UCAS code: LLK1
Programme requirement: A level at grade A in Mathematics
Usual standard offer: A level: grades A A B, including an A in Mathematics
International Baccalaureate: Diploma with 37 points including 6 6 6 at Higher level (to include Mathematics)
Other qualifications are considered
For further details see lse.ac.uk/ug/apply/spo
Applications 2014: 145
First year students 2014: 5
BSc Social Policy and Economics is still accepting applications for 2016 entry.
(* half unit)
Please note that not every course is available each year and that some courses may only be available with the permission of the course convenor and/or may be subject to space.
You can find the most up-to-date list of optional courses in the Programme Regulations section of the current School Calendar.
You must note however that while care has been taken to ensure that this information is up to date and correct, some circumstances may cause the School to subsequently change, suspend or withdraw a course or programme of study, or change the fees that apply to it. The School will neither be liable for information that after publication becomes inaccurate or irrelevant, nor for changing, suspending or withdrawing a course or programme of study due to circumstances outside of its control. You must also note that places are limited on some courses and/or subject to specific entry requirements. The School cannot therefore guarantee places on its courses. You should visit the School’s Calendar, or contact the relevant academic department, for information on the availability and/or content of courses and programmes of study. Certain substantive changes will be listed on the updated undergraduate course and programme information page.
In the first year you will study Foundations of Social Policy which gives you a framework for understanding how and why societies have developed a variety of institutional arrangements to provide for their social welfare needs, focusing on key developments in Britain since the nineteenth century, but within a comparative perspective. You have the choice of either Economics A or Economics B. Economics A provides a foundation in economics, primarily to those without significant background in the subject. Economics B is an introductory course in microeconomics and macroeconomics. Quantitative Methods (Mathematics) is a basic course in Mathematics for students who have at least an AS-level in Mathematics, or equivalent. Quantitative Methods (Statistics) develops the elementary statistical tools necessary for further study in management and economics with an emphasis on the applicability of the methods to management and economic problems. Social Economics and Policy provides an introduction to theories and concepts of social economics; it considers how the market economy affects people’s lives and looks at the arguments for and against government intervention in different social policy areas.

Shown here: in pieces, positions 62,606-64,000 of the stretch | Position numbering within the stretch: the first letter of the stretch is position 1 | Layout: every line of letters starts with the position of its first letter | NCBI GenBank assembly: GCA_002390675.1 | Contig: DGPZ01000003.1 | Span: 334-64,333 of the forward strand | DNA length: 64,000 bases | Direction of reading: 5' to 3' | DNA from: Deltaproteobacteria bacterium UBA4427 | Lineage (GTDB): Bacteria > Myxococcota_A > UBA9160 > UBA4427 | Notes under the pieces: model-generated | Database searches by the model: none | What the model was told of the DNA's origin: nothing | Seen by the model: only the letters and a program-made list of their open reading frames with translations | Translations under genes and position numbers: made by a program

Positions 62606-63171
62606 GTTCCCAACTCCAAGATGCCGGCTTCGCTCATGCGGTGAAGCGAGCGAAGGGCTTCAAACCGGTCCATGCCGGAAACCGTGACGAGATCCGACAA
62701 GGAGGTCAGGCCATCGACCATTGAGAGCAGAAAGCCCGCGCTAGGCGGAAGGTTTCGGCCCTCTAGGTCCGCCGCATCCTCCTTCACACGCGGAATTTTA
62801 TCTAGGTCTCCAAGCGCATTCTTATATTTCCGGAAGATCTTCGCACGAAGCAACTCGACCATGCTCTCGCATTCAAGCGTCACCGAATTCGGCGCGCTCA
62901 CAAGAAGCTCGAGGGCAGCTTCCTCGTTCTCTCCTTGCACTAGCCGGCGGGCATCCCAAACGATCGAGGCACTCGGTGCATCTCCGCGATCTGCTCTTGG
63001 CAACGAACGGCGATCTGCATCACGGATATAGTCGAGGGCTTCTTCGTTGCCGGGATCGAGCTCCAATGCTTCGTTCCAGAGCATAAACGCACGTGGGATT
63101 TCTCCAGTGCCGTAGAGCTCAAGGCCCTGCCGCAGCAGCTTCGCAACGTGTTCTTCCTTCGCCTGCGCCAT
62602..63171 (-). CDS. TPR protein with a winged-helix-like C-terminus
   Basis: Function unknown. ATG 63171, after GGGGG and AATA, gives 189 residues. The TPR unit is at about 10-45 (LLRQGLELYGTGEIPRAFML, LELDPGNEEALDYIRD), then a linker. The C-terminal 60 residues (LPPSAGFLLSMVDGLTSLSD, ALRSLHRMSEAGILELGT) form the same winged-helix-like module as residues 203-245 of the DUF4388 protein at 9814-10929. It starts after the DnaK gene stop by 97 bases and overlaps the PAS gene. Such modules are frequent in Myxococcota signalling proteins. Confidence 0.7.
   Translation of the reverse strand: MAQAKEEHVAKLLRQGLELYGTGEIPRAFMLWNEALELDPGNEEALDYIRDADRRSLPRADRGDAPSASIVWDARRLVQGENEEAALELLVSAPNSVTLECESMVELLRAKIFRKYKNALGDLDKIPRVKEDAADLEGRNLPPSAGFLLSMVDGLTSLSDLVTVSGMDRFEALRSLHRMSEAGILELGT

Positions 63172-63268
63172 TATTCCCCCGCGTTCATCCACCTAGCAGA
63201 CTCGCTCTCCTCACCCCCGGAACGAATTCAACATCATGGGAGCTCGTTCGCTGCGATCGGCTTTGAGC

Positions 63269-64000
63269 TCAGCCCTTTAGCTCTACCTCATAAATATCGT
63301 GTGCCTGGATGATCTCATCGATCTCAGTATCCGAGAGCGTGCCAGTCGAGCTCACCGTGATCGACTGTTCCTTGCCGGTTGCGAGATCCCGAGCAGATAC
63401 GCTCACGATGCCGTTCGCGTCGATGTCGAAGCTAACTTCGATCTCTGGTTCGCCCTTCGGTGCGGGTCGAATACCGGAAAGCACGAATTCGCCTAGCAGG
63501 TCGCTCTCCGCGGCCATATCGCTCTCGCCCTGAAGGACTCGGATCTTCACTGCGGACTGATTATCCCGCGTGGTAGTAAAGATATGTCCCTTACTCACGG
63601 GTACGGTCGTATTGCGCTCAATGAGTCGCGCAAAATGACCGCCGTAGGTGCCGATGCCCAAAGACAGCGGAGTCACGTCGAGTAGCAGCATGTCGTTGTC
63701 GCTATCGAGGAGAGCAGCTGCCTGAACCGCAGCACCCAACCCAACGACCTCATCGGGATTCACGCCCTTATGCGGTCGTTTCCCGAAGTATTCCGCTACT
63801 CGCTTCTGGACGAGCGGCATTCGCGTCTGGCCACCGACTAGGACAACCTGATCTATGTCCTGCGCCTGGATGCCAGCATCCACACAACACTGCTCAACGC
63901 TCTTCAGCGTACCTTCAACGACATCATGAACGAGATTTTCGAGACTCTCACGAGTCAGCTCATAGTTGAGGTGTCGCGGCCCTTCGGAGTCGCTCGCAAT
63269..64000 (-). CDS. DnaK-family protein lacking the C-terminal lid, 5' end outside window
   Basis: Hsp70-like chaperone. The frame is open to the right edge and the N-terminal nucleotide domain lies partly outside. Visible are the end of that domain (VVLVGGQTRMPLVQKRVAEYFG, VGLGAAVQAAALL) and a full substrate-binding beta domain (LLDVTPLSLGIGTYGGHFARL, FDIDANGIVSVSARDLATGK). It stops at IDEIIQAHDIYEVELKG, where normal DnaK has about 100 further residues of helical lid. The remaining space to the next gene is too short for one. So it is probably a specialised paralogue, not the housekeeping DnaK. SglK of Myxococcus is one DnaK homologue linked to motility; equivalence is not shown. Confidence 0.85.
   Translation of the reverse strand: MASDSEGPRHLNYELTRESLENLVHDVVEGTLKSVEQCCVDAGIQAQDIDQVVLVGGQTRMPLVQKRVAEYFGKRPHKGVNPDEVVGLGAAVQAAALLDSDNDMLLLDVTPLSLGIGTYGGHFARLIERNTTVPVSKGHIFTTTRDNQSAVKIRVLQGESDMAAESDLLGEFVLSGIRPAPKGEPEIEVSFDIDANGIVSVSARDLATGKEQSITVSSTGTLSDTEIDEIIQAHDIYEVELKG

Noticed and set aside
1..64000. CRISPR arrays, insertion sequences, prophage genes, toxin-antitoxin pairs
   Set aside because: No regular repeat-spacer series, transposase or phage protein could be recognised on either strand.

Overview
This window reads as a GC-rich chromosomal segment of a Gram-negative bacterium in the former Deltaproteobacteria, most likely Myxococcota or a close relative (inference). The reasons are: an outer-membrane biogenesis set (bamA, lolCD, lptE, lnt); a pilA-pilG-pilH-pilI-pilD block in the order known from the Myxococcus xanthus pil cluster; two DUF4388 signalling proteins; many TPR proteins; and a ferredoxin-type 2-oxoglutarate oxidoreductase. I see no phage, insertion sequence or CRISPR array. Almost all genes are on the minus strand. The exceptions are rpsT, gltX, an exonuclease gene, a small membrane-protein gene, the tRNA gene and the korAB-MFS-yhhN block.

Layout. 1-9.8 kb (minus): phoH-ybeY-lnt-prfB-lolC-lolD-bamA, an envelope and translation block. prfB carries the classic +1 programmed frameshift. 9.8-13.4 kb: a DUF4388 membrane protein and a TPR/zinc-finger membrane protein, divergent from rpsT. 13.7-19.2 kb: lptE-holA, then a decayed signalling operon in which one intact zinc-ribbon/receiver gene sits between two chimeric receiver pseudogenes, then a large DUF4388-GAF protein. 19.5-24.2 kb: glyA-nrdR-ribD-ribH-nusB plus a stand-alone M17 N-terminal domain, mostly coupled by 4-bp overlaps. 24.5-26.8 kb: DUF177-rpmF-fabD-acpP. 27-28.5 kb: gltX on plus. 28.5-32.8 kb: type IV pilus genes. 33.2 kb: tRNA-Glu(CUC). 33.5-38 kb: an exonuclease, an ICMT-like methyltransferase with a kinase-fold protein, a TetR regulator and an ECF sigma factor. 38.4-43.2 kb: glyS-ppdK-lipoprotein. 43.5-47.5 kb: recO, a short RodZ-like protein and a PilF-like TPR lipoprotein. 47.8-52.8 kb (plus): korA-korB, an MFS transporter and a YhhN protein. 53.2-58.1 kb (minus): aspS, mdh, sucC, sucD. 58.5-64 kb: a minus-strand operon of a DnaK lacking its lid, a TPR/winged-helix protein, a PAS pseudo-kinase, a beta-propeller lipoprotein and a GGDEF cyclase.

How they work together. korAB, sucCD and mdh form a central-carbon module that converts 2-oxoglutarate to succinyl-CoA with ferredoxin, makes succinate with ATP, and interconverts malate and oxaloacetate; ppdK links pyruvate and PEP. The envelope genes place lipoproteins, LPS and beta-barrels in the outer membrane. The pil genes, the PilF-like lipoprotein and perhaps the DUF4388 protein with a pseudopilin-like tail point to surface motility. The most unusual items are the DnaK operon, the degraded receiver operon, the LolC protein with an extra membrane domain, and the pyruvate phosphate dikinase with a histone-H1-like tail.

Second and third years
In the second year you will study Comparative and International Social Policy which examines the distinct challenges of welfare provision faced by countries from across Europe and the developing world.. Research Methods for Social Policy will give you a comprehensive introduction to methods of social research with a statistical emphasis. Microeconomic Principles I is an intermediate course in microeconomic analysis. You have the choice of either Macroeconomic Principles, an intermediate course in macroeconomic analysis or Introduction to Econometrics aims to present the theory and practice of empirical research in economics.
The third year core courses are; Public Economics, which develops theoretical and applied public economics using intermediate economic theory; and a long essay on a relevant topic which gives you the opportunity to explore an area of interest in some depth. You choose your final two courses from the options available throughout social policy, economics or an outside option.